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Next for the Oklahoma River: Looking Ahead to Wheeler

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The opening of RiverSport Rapids, and the start of introducing the various attractions along the Oklahoma River as RiverSport Adventures, are getting off to a good start. Excitement, meanwhile, is building over another anticipated  hot spot along the south shore of the river at Western Avenue.

The Wheeler development at the former Downtown Airpark has been years in the making. The plan was transformed as Blair Humphreys took the lead as his brother, Grant Humphreys, moved to Eufaula and successfully launched Carlton Landing - now a model new urbanist town with dozens of homes along with a restaurant, school, church and store. 

Blair, himself one of the city's most respected urban design thought leaders, is attempting something with similar ambitions at the airpark. Excitement is building as construction is wrapping up on the Ferris Wheel bought by Grant several years ago via eBay. The ride, and a food truck and entertainment plaza with some great public art is set to open this summer.

The vision: 

The excitement:

The Ferris Wheel is set to be followed by construction of the first housing. Humphreys cleared a significant step last month when zoning for the development passed the River Design Committee and the Oklahoma City Planning Commission.

The terminal building is the strongest surviving tie to the airpark, which was built and opened in 1947 by a group of city power brokers led by Dean A. McGee. The terminal, with a hint of Art Deco-style design, also was home to a cafe that operated from 1954 until the airpark went bankrupt and was sold in a 2005 auction to the Humphreys family.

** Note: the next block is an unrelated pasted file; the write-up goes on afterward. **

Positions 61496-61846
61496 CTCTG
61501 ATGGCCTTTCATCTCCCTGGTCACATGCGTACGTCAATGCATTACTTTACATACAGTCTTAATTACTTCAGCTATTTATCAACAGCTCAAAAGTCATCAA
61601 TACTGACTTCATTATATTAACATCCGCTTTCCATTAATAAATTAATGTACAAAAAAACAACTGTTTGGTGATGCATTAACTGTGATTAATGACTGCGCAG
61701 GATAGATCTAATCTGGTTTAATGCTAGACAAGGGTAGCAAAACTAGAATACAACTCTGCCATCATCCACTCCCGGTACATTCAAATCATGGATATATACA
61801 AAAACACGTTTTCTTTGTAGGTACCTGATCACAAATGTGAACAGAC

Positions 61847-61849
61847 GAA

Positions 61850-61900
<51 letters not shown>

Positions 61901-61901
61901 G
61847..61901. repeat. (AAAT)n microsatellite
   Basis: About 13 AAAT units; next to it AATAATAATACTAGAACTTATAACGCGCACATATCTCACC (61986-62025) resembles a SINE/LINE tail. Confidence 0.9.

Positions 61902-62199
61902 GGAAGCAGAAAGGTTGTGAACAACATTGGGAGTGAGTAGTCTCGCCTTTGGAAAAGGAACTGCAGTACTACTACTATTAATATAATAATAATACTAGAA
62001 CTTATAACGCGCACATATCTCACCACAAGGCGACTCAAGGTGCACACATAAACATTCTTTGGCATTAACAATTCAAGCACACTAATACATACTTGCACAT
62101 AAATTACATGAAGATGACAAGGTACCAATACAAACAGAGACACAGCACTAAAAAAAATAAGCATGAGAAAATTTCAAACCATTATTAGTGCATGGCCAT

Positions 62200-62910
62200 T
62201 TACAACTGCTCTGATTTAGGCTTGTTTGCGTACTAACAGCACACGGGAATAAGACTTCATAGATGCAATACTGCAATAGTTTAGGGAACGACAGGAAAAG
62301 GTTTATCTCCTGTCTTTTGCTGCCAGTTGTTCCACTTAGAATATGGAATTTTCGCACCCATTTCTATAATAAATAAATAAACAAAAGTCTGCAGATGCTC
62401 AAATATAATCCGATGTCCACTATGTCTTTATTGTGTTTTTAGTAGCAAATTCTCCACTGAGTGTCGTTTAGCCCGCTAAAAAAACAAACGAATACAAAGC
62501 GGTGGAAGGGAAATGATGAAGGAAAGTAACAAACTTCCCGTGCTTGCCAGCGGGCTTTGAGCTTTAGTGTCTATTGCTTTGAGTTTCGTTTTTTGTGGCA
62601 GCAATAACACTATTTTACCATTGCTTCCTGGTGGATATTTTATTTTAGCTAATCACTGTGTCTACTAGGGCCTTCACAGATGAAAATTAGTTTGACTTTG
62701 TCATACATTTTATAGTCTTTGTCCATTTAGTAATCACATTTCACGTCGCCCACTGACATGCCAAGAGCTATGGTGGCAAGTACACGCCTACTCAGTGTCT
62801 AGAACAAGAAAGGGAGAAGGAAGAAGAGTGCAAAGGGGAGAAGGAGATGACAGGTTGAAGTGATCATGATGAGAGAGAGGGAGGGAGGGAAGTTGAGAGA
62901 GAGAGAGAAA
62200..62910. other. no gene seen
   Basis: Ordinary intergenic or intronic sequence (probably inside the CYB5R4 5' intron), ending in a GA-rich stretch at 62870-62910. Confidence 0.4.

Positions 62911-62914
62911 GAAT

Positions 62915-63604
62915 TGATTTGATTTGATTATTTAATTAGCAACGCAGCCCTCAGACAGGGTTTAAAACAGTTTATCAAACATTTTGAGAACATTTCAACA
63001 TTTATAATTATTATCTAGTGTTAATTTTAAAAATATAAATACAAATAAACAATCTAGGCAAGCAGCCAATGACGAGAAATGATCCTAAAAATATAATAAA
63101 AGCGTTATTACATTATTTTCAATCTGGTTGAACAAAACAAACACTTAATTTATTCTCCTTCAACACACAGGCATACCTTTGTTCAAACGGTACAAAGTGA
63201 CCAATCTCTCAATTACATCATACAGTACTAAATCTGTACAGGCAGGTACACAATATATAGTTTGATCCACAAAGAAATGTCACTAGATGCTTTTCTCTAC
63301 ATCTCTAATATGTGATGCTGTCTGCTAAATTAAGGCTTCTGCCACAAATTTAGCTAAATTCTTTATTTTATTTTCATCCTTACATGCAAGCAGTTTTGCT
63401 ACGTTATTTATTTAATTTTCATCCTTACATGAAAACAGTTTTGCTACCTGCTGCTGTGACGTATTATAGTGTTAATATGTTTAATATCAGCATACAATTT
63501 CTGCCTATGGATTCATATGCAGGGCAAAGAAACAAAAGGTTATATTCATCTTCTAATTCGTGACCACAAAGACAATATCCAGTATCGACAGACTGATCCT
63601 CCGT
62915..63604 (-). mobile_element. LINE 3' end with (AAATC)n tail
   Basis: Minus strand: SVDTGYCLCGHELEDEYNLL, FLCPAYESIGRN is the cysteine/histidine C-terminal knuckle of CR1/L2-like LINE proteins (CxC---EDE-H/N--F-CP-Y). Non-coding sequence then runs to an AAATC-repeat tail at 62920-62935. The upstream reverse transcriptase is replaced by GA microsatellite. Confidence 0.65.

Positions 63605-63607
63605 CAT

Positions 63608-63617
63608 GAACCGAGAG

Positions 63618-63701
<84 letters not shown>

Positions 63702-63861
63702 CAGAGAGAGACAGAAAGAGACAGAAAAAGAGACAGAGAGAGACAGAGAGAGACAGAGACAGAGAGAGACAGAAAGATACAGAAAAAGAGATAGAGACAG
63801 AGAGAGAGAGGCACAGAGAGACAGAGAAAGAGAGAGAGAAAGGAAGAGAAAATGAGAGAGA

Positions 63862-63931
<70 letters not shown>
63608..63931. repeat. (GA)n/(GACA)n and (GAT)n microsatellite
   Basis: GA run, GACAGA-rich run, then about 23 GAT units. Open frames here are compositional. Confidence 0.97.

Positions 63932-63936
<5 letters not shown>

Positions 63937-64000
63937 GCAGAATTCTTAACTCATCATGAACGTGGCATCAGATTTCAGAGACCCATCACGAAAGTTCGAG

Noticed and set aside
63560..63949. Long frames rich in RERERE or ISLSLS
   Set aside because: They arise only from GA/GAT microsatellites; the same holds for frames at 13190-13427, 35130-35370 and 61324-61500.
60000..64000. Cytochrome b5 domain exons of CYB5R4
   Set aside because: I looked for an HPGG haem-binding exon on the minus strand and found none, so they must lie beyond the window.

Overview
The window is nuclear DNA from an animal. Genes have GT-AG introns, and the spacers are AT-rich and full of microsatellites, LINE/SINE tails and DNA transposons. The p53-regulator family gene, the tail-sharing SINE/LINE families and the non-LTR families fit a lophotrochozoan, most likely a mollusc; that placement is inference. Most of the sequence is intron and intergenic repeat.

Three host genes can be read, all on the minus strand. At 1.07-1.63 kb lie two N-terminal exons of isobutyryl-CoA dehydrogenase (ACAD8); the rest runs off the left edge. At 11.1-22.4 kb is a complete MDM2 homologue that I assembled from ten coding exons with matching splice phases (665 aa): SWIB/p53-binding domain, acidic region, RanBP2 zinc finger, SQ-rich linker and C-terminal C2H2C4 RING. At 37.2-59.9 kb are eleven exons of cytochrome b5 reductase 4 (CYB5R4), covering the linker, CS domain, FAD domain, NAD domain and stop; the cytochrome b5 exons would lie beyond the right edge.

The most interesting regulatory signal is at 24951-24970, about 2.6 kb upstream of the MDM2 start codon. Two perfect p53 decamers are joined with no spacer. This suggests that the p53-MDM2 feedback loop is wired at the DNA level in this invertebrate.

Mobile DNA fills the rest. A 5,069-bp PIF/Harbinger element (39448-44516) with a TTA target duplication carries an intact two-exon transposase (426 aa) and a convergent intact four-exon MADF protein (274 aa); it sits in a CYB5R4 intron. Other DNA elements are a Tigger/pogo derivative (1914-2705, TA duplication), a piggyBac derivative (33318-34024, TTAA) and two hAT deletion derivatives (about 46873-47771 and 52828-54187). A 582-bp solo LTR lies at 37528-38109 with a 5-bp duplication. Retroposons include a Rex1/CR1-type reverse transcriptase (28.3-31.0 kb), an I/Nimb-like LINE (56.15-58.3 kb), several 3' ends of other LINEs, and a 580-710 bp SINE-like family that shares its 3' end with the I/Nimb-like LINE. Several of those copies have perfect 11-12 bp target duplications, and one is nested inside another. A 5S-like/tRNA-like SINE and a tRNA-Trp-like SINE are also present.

Blair Humphreys said that he is looking at renovating the terminal building into a community hub (with more details to be revealed at a later time) and building a first phase of housing that will sell at an average price of $250,000 to $350,000. The zoning also includes plans for what Humphreys calls “tiny homes” that might attract young couples and families just starting out.

Plans call for phase one, starting later this year, is set to include a village hub for what will turn into a full scale district. The work will include approximately 50 single family homes, including both urban houses and multistory town homes, over 100 apartments, a three-story office building and the restored terminal building.

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Steve Lackmeyer

Steve Lackmeyer is a reporter, columnist and author who started his career at The Oklahoman in 1990. Since then, he has won numerous awards for his coverage, which included the 1995 bombing of the Alfred P. Murrah Federal Building, the city's... Read more ›

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